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1 August, 2001


6 am, the sun hit my tent. I couldn't sleep. So much to do today, so many things happening. The day dawned bright, clear and cold. (-19 C or -2 F). There was rime to be collected on every tent pole, I knew the sublimation experiment would be a success and there would be new arrivals at 10. I grabbed my clothes and headed out to the science trench area to get measurements and snow samples before the sun changed the hoar frost on the snow.

At 8, knowing that the runway would be used by planes later in the day, I decided to go for an early ski. The snow was sparkling in the early morning sunlight. Rod had groomed the skiway perfectly for the planes, which meant the skiing was superb. (days like today think I've gone to a private ski resort)

By 9, I had the machines running to analyse my samples and the reagents made. While everything warmed up, I wandered over to the big house for some coffee and cereal. The air of excitement was everywhere. The radio crackled, the planes were in the air. Elsie baked fresh cookies, lunch was already on the stove. The camp was poised and ready.

At 10, the radios were everywhere, the planes were 20 miles away. People began moving to their positions. Shelly to the radios, Meg to a snowmobile. Cargo was out at the runway. Even the science stopped as everyone grabbed their cameras.

The plane landed about 10:30. People and cargo emerged. Everyone gathered for lunch in the big house. It is wonderful to have fresh faces and new supplies. I hadn't anticipated being this excited to see new faces. But it sure has been a fun day, here it is in pictures.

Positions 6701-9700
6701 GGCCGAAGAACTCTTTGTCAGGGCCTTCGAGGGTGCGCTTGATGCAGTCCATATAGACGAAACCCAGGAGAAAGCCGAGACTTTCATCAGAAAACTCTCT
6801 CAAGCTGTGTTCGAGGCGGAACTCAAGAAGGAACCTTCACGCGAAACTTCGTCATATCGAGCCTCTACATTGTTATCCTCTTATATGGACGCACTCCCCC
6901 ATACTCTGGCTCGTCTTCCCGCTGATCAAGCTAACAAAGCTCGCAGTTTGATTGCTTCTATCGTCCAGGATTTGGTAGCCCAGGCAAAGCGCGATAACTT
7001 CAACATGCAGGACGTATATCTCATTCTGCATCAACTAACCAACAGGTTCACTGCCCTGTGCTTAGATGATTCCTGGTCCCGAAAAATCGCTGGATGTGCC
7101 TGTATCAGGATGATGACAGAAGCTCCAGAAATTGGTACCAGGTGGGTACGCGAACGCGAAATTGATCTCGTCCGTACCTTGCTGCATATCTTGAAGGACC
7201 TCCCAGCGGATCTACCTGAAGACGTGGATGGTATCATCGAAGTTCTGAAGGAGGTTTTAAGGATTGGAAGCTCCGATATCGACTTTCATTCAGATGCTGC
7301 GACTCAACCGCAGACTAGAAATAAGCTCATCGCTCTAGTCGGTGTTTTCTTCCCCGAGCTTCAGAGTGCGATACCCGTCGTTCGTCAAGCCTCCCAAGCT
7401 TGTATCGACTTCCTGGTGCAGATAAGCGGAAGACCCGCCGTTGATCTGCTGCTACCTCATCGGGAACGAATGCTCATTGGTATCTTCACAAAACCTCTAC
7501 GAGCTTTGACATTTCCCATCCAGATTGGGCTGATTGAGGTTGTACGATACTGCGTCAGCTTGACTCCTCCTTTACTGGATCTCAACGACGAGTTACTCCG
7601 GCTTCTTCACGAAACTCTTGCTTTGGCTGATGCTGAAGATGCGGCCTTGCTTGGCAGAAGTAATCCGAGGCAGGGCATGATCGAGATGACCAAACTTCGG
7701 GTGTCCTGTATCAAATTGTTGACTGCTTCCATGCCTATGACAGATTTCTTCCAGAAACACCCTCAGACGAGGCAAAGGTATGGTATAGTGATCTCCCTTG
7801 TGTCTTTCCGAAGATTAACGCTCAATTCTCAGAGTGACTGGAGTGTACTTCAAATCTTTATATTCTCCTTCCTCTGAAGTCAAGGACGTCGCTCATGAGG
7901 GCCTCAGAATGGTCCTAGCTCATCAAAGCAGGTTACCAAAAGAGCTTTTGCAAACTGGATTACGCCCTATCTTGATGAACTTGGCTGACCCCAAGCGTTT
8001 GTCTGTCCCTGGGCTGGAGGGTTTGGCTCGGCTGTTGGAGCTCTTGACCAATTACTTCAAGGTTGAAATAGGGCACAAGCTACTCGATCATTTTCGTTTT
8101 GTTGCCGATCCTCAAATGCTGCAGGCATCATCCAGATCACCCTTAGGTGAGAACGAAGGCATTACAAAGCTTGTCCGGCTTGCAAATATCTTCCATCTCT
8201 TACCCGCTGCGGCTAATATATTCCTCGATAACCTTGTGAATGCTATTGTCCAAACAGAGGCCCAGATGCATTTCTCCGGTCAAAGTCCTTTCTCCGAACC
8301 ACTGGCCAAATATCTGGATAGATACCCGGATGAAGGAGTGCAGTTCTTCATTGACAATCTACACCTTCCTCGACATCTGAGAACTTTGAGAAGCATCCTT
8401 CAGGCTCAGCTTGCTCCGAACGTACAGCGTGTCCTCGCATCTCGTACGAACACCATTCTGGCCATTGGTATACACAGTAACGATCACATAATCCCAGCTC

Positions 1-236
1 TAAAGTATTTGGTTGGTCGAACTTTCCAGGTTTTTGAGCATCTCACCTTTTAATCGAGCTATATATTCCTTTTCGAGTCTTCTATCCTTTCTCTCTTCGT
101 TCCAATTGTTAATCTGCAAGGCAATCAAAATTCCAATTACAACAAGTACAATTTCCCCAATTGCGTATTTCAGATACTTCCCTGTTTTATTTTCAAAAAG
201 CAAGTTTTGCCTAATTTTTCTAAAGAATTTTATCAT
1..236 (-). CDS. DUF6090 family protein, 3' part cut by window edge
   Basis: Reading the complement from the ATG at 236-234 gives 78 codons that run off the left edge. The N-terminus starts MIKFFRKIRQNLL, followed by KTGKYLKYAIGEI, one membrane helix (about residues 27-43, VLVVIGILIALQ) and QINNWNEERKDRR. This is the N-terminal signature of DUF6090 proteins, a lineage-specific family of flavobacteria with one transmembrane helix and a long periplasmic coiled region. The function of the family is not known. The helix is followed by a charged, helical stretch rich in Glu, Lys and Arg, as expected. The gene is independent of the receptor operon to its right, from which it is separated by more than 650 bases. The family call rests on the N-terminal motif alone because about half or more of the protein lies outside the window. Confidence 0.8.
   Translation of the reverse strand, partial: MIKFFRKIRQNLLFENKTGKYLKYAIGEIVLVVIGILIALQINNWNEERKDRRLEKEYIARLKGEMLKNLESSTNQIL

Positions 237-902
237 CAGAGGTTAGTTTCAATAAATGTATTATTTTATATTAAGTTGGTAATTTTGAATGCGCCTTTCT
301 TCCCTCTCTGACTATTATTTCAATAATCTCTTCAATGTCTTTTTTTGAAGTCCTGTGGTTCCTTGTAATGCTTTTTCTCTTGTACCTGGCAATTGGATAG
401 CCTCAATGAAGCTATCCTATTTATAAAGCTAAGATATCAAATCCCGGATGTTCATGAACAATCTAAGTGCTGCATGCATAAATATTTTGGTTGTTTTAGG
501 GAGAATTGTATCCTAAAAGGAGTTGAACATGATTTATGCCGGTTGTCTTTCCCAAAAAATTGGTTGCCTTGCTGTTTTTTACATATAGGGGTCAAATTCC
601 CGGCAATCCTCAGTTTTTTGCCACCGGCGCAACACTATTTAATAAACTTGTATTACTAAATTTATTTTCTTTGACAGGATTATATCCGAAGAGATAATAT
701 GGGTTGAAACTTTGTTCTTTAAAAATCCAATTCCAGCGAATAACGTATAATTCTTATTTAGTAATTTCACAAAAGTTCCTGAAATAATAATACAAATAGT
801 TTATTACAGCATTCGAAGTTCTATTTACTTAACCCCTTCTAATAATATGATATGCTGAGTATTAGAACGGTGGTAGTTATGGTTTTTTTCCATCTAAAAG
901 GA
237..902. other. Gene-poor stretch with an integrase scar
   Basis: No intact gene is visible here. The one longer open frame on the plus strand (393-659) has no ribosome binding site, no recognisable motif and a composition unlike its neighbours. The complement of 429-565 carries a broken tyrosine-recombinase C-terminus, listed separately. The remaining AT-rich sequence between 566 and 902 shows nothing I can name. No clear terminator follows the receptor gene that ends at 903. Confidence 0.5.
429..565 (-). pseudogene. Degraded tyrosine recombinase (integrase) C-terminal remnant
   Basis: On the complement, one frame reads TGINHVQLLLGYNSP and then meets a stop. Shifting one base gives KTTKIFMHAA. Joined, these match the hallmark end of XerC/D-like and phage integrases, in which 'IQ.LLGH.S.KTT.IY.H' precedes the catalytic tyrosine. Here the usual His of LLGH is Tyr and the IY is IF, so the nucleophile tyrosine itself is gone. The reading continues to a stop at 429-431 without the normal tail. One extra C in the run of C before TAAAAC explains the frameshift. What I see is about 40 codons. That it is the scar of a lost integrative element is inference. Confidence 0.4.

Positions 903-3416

Waiting for the plane to arrive, everything is packed and ready. This is the first of two planes scheduled in for today. The first will bring passengers, the second cargo. It is a beautiful and sunny day. The moment everyone has been waiting for. The new passengers include the winter over staff and scientists. Old friends are re-uniting.It is an electric day!

Waiting with the cargo.

Off loading the passengers through the cargo door. It is white and bright when you step off the plane very disorienting.

With the high altitude, it is best not to over exert yourself. Snowmobiles carry the passengers and gear to the main house.

Kathy is leaving today. She has been the assistant camp manager. Kathy can do anything; from swing a hammer with Jordan and Jay, to office and radio work. She is a very talented and hardworking woman. She will be missed. She is going travelling for a few weeks and we'll see her again off the ice in Kangerlussag at the end of the summer.

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